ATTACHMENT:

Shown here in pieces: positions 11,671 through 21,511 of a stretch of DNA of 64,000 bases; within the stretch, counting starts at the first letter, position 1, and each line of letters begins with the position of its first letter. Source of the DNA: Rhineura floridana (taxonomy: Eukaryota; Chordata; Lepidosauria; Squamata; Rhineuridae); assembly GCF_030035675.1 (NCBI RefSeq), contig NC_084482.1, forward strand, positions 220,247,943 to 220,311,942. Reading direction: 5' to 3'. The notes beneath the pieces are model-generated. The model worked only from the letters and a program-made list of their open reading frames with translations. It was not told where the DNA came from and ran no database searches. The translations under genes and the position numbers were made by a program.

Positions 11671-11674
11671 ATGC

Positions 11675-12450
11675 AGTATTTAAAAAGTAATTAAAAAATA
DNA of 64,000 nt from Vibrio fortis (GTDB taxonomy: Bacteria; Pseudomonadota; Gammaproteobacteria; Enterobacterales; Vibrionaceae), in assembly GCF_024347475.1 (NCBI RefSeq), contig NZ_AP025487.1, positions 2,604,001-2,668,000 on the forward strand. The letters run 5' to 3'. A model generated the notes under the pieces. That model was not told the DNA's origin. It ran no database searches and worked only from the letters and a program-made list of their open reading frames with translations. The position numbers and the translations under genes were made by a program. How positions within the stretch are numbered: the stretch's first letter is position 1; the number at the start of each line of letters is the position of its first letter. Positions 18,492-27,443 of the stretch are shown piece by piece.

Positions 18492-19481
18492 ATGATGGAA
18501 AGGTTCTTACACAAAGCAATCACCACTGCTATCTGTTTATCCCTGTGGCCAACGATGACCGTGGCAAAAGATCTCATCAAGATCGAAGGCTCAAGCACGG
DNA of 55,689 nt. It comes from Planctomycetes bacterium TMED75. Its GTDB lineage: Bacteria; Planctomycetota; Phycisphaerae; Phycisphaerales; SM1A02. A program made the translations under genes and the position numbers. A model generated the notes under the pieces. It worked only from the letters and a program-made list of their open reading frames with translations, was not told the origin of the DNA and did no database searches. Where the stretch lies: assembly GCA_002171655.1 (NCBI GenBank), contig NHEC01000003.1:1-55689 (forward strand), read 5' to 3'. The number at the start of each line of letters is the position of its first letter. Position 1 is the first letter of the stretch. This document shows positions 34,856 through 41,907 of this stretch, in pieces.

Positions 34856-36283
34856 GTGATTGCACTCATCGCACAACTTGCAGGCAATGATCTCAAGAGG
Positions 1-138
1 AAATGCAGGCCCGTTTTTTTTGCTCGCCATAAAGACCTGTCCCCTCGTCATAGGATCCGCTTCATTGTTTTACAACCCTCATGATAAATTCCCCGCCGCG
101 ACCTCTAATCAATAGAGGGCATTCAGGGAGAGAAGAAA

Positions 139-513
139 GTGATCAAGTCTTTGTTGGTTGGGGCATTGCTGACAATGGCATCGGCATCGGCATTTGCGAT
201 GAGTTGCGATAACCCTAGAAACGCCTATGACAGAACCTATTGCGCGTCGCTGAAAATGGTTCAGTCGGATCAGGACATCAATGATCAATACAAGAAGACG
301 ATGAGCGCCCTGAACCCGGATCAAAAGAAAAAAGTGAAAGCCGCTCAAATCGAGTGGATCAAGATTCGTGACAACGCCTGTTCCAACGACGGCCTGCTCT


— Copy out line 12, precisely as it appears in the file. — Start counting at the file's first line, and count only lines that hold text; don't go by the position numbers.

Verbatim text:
34856 GTGATTGCACTCATCGCACAACTTGCAGGCAATGATCTCAAGAGG